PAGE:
Friday, January 06, 2006

BBC World Service programme about mobile phones

I happened to be awake the other night at some unearthly hour and caught this interesting radio programme on the BBC World Service all about mobile phones. In the first of two programmes, Nick Rankin explores the history of this technology, how the mobile is changing the lives of the poor, and questions just how safe and secure our mobile phone conversations are.

It's well worth a listen. I particularly liked the security guy telling us how we shouldn't use any kind of telephone - mobile or otherwise - if we didn't want to be overheard. Unfortunately the programme is only available on BBC radio player rather than a podcast so I'm not sure how long it will be live so catch it now while you can.


  1. Anonymous1:07 pm GMT

    heard the bbc program on the world service. the spooks advice was chilling. thought i would let you know about a local daily aftrenoon paper, the cape argus, here in cape town. they have been using sms comments to articles which they don't seem to maximise on.
    the replies published the next day can degenerate into racial slurs too often. sad reminder how long an apartheid mentality will take to heal.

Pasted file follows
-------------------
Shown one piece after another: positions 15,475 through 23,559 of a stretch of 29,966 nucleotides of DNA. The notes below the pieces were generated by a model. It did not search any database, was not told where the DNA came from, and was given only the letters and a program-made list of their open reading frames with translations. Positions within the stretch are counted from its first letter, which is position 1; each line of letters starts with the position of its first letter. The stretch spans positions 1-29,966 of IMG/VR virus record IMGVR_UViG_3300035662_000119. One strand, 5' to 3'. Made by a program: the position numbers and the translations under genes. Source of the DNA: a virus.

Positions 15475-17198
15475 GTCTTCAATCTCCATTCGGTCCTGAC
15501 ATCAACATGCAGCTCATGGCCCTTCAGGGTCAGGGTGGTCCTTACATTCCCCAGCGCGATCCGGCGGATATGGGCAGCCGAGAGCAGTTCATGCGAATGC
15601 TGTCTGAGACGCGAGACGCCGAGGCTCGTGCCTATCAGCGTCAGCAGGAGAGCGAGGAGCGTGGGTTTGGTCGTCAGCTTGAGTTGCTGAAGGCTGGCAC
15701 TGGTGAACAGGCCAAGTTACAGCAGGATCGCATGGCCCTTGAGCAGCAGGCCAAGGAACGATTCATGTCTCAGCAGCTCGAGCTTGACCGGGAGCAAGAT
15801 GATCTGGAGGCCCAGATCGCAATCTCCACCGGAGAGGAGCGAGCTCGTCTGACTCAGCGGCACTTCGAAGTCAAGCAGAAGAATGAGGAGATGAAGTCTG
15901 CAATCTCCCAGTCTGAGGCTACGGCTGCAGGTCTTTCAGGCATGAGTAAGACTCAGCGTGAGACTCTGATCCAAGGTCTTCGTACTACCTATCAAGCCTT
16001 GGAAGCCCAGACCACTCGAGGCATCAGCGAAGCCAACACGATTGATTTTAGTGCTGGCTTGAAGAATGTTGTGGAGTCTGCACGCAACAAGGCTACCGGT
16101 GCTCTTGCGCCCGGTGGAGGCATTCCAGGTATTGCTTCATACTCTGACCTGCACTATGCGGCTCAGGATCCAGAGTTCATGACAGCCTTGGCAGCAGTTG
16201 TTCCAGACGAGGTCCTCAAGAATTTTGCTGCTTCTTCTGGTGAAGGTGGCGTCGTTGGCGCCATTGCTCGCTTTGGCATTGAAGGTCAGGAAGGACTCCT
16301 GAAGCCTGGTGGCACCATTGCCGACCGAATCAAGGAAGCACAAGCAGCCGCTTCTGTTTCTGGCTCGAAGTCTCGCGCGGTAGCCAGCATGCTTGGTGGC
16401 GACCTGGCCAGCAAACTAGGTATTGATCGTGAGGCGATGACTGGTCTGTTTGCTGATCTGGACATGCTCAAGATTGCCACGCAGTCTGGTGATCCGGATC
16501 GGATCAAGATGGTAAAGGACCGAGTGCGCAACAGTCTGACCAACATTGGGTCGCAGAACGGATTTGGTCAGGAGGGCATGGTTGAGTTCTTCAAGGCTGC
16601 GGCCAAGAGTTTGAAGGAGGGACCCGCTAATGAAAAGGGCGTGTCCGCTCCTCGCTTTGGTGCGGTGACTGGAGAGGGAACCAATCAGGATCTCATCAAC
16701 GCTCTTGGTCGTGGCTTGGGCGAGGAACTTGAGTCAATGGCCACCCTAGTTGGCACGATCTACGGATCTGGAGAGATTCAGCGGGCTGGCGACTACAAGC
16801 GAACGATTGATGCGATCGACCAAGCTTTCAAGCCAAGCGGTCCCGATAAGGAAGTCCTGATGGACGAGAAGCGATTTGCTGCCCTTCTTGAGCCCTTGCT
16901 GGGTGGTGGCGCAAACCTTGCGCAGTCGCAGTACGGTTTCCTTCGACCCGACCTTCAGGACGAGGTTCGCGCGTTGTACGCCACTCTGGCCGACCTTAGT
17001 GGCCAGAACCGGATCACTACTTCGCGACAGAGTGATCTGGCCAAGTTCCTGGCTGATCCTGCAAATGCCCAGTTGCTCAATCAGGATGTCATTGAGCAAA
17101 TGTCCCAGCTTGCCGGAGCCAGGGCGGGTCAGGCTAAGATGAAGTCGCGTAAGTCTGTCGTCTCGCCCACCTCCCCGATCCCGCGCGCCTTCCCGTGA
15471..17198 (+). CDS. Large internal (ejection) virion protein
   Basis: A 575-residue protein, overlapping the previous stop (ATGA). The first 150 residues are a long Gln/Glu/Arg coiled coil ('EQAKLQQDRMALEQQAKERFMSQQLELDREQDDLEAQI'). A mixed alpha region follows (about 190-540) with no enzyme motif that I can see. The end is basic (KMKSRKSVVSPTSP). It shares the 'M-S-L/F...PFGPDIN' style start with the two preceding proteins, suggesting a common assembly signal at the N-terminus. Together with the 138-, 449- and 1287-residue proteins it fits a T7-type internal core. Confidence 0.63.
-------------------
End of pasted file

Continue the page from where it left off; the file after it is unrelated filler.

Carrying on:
they also recently did a daily christmas gift competition the usual sms and win .... lunch with the editor etc. but i agree with your sms and lose theory. it's a great opportunity to be interactive and build that audience. as far as i know though the argus paper is the only south african paper soliciting sms story comments and owned by tony o'reilly of independent uk as well.

  2. Thanks for the comments Andrew. I guess it's early days yet for South Africa for mobile marketing. I'm sure it will all come in town as mobile ownership increases and the technology becomes more familiar to the general public.

  3. Anonymous5:58 am GMT

    mobile usage is already very high. currently 27 million phones and projected increase to 40 million in next 3-5 years out of a population of 45 million.

  4. Anonymous6:12 am GMT

    but then of course quantity doesn't equal quality!!! for many south africans it is a means of contact between urban and rural as well as a status symbol. there have also been interesting developments for mobile banking. with perhaps the worlds highest bank charges it's made sense to create mobile banking.


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